Why Shouldn’t the Deaf Learn Martial Arts? This Instructor Has Proved They Can!
For Anand Mouli Patnaik, teaching martial arts to the profoundly deaf children is both challenging and exciting. Such physical activities make a big difference to the children’s lives, he says.
Not all Karate instructors would know how to teach profoundly deaf children. It’s not only a daunting but also a very demanding task.
However, there is one instructor who has accepted that challenge. He teaches deaf children using sign language.
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For Anand Mouli Patnaik, teaching martial arts to these children is both challenging and exciting. He occasionally takes the students for hiking and rock climbing as well. Such physical activities make a big difference to the children’s lives, he says.
Anand began his Karate training during the early 90s.
Soon after completing his education, he started coaching students at schools in JK Pur and Rayagada. He then became an inveterate Karate instructor. He shifted his base to Sunabeda in 2008 to take up a job with the Hindustan Aeronautics Ltd. Anand holds the rank of the 5th Dan in Shito-Ryu Karate.
The Karate juggernaut, who has participated in several state-level competitions, has a penchant for teaching martial arts to the economically and socially weaker sections. He devotes a few hours to the children in orphanages and schools in the Koraput district, the southern region of Orissa, and visits the Deaf School during weekends, and Orphanages on weekdays.
He tries to boost their confidence, inculcate moral values and creates awareness among his students. Anand often warns his students not to misuse the skill, or else martial arts loses its value and respect. He, along with other like-minded friends, established a Blood Donation Association. Anand and Dr. Patra, a lecturer from Semliguda College, and other members are organising blood donation camps. Over 200 students of Anand help him organise the camps.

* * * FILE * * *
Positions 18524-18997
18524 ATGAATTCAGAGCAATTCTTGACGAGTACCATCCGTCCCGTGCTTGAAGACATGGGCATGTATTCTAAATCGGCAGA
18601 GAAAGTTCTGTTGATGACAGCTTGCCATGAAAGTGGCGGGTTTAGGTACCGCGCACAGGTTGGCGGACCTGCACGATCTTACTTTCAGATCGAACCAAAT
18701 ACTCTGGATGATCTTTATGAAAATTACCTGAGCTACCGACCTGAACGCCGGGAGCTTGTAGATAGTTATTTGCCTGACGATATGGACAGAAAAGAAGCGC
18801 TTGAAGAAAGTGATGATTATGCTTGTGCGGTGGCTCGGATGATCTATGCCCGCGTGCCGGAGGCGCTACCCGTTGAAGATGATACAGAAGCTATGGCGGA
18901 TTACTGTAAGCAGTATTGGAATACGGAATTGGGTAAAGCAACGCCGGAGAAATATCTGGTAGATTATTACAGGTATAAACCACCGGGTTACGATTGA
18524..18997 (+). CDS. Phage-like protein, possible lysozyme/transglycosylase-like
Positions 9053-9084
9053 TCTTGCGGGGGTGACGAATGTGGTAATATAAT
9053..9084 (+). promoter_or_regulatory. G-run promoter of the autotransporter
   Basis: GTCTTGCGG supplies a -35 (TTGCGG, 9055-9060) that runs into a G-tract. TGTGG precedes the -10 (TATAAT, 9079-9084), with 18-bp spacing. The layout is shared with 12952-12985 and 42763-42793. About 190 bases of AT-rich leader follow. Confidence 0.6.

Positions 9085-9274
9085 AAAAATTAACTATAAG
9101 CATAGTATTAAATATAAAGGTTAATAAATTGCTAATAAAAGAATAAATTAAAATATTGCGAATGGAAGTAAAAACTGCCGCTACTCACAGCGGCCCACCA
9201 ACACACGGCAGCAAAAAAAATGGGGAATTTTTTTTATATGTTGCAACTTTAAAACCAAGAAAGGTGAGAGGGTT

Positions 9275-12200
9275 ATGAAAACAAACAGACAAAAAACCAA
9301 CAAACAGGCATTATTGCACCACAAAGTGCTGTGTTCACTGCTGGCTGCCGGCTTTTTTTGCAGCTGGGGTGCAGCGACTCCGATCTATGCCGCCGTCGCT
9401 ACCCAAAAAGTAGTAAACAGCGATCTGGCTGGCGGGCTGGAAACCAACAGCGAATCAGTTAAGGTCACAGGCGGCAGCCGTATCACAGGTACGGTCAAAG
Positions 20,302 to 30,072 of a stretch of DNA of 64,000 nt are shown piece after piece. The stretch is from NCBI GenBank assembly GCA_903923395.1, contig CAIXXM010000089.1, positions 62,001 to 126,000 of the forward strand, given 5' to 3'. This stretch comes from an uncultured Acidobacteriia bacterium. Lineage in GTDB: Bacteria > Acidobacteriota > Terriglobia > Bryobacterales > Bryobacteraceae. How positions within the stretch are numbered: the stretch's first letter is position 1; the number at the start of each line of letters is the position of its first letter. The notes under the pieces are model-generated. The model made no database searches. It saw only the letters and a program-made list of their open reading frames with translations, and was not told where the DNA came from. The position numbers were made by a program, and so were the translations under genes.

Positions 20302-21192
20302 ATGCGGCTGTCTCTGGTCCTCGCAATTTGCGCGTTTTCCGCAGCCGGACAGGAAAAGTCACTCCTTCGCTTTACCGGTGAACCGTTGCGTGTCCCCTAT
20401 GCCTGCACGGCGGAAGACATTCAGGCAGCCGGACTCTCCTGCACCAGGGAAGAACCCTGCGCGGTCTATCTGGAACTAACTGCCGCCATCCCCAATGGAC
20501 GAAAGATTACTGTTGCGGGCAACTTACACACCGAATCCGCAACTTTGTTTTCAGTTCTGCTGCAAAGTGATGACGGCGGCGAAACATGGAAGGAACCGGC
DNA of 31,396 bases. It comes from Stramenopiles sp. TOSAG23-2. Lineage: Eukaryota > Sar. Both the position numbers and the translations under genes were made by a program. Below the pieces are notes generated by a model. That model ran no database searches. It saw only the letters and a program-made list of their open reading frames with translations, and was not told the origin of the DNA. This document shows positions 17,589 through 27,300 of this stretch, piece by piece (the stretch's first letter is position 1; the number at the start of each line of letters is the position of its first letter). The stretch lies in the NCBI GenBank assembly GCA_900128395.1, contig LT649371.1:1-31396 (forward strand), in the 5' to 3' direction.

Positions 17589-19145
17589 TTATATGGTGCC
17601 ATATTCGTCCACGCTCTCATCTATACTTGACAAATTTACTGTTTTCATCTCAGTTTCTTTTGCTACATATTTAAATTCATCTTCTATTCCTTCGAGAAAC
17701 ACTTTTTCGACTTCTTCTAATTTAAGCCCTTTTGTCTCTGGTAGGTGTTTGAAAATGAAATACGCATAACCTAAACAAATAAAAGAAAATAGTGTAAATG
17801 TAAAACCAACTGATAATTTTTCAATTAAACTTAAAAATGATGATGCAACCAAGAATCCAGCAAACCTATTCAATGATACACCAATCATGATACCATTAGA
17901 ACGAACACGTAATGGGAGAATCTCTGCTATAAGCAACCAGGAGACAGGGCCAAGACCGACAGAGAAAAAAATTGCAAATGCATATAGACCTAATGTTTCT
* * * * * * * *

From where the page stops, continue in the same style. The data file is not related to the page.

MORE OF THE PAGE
The students offer juice and fruits, and also offer to drop the donor at home.
Anand’s plan is to help shape up his students, and create an all-volunteer military and martial arts trainers’ group in the coming years. A handful of volunteers cannot cover the entire state region and district. There are more than 17,000 orphans housed in 300 orphanages, childcare institutions and deaf schools in the state. They want to focus on Koraput district and other southern regions of Orissa.
According to Niti Ayog’s latest data, out of the 48,000 villages in Orissa, 11,000 don’t have the infrastructure to receive broadband and mobile signals.
On the eve of World Deaf Day recently, Anand’s students trooped down to the stage for a martial arts performance. A fortnight earlier, Anand went door-to-door to collect money for buying tracksuits and other clothes for those students.
The news was spread through the villages in the district, and people volunteered to contribute.
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The state government has moved a Government Order to provide free education to orphan students till post graduation. The government and NGOs take care of their basic needs like shelter and food. “How can the students afford to pursue hobbies or learn martial arts?” asks Anand. “All those certificates and medals I earned will be worthless If I do not transfer the knowledge and skill to these children.”
Thankfully, his efforts and endeavours have the local authorities’ approval. The District Collector of Koraput, Orissa, Anupam Saha, recently felicitated Anand for his contribution. The district’s police officers recognised his efforts in encouraging girls and women, and providing them training in Karate. To do this, he had to meet the parents of the girls and convince them of the benefits of martial arts for women. “My students were driven by circumstances, and their inner sense must develop and motivate them to be catalysts for change, he concluded.
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